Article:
The NNAT2 or Naglieri Test is REALLY hard!

We held an event last night in NYC where I took parents through the different types of questions children might see on the NNAT®2 (or Naglieri) test and OLSAT (or Otis-Lennon School Abilities) Test. The OLSAT has been the test given in NYC for several years, along with the Bracken Test. However, we believe that the NYC DOE is replacing the Bracken with the NNAT2 for gifted and talented qualification to its District and City-wide G&T programs. It has been announced in the NY Times, but the DOE hasn’t officially confirmed it. We expect the announcement to come in October. We do feel this will be the test, but I can’t say 100% for sure until I see it in writing on the DOE’s website.

I put together a handout with several practice questions for the NNAT2 and the OLSAT (the other test given to kids in NYC) so parents could see how challenging these tests can be. To do do well on the NNAT®2 and on certain aspects of the OLSAT, a child has to have strong visual-spatial reasoning skills (the ability to think using shapes and figures rather than words). I have always struggled with these abilities and so, even as an adult, these questions can really confuse me. Although I helped to write our practice questions for this test, I can still got confused when trying to solve them. I even made a mistake on one of the answers I selected for our handout. I wanted to share with you some of the points of my own confusion so that you will see how easily the same thing can happen to a child who is trying to figure these out.

This is called a “pattern matrix” question on the OLSAT (or “serial reasoning” on the NNAT). You’ll find questions like this on the OLSAT for children as young as kindergarteners. They begin for children in first grade on the NNAT. The child is asked, “What belongs in the empty box?” He or she must find a pattern that is occurring in both the rows and columns and determine what figure goes in the empty box to complete the pattern. I noticed that I had said that the second figure was the answer, but when I reviewed the question before my talk, I couldn’t see why the fourth answer might not be right. Finally, my partner reminded me that the center black line doesn’t change in the pattern so the second figure must be correct. Once you “get” that, it seems obvious. But until you see what the rule is, a person can really feel stumped.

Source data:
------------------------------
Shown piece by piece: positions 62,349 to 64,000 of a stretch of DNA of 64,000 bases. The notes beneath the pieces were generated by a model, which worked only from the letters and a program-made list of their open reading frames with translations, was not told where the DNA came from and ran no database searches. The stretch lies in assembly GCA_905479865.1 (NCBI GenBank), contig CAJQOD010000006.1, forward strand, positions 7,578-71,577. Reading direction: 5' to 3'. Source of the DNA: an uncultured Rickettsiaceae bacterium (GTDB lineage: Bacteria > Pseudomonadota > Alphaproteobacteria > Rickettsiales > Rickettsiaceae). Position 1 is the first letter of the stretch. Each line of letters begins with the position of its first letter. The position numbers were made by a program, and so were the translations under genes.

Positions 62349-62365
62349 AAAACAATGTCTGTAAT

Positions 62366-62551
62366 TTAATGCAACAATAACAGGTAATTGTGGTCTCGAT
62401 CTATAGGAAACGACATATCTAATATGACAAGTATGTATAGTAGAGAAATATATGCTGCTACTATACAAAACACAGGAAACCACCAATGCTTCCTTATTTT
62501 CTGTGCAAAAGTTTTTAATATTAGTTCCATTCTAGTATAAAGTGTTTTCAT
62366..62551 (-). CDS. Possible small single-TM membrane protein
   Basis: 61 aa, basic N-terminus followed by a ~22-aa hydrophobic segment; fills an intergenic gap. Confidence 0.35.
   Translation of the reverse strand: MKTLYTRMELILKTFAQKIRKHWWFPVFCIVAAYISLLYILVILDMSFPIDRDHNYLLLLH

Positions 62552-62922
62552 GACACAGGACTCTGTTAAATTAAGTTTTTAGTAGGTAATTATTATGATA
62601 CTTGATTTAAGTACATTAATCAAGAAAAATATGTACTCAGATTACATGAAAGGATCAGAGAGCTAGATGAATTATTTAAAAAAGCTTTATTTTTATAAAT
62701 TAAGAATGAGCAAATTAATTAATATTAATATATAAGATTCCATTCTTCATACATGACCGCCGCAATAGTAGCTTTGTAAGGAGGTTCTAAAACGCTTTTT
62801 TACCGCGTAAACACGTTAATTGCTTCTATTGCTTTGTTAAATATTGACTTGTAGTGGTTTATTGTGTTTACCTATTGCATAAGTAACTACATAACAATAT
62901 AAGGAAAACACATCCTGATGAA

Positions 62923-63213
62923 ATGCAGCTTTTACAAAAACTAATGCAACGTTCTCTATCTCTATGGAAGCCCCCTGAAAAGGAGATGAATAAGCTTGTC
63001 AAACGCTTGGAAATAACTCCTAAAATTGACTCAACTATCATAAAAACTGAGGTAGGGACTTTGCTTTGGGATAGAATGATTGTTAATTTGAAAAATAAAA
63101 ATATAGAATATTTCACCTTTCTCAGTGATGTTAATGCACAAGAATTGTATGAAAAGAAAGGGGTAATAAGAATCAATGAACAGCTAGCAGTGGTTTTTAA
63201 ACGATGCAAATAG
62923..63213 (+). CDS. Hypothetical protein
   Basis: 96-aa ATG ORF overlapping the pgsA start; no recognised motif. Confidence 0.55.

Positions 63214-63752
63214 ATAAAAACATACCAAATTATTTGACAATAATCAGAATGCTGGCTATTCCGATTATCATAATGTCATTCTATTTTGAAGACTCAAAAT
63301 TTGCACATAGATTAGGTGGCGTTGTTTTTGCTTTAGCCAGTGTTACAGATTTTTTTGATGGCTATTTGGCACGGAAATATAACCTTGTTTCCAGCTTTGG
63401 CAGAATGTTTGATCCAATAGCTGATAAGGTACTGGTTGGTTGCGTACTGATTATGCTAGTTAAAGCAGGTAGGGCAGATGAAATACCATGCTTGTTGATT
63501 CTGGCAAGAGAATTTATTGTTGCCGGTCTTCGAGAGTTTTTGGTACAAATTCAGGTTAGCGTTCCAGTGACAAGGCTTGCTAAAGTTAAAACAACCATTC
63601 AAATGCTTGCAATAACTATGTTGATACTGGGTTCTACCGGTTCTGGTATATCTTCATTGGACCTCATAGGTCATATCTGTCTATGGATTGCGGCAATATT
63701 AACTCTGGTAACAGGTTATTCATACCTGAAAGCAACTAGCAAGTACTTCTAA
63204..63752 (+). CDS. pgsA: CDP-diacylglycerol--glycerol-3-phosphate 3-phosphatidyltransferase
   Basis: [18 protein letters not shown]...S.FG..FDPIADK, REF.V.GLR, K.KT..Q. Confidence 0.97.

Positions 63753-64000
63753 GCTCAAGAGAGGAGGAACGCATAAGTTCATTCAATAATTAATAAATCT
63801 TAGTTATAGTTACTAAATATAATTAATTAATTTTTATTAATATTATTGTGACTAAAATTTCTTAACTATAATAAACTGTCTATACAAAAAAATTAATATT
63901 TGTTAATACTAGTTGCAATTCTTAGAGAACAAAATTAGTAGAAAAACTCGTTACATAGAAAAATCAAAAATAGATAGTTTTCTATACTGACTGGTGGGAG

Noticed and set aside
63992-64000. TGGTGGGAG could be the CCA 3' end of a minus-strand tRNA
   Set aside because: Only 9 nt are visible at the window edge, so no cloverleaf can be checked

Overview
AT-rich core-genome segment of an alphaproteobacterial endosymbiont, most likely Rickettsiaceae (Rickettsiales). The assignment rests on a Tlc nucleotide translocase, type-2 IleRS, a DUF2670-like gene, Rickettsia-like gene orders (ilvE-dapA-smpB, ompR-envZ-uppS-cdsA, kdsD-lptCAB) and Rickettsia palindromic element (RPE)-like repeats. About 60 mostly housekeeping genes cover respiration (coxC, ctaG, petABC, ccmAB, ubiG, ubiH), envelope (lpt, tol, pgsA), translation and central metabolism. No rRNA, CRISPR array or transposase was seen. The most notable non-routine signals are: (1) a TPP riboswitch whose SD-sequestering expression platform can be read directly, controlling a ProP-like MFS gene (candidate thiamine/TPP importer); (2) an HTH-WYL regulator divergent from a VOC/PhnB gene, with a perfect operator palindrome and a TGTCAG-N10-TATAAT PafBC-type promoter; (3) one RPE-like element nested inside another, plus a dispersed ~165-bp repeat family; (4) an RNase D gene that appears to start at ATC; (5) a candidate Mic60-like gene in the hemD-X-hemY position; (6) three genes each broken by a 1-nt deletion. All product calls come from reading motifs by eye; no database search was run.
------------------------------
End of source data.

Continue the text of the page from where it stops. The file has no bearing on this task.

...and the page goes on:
This is a Reasoning By Analogy practice question for the NNAT. You find this type of question on so many tests given to young children. The child must determine the relationship that is taking place between the first and second boxes so they can determine which answer belongs in the bottom empty box. As you can see, I got this one wrong when I put the handout together. Looking at it now, knowing the answer, it seems so obvious that B is correct. The relationship happening is – # rectangles on the left, 1 more circle on the right. Since there are 3 rectangles on the left there should be 4 circles on the right. I suppose that when I was writing this handout, I lost track of what the relationship was and saw the rectangles on the left, realized there needed to be 4 on the right, but chose rectangles instead of circles. I knew I was supposed to choose circles, but I guess that I just forgot that in the moment when I selected the answer. I wanted to share this with you in to show you how easy it is for even a grown-up to get tripped up on these questions!

For 100 free practice questions, visit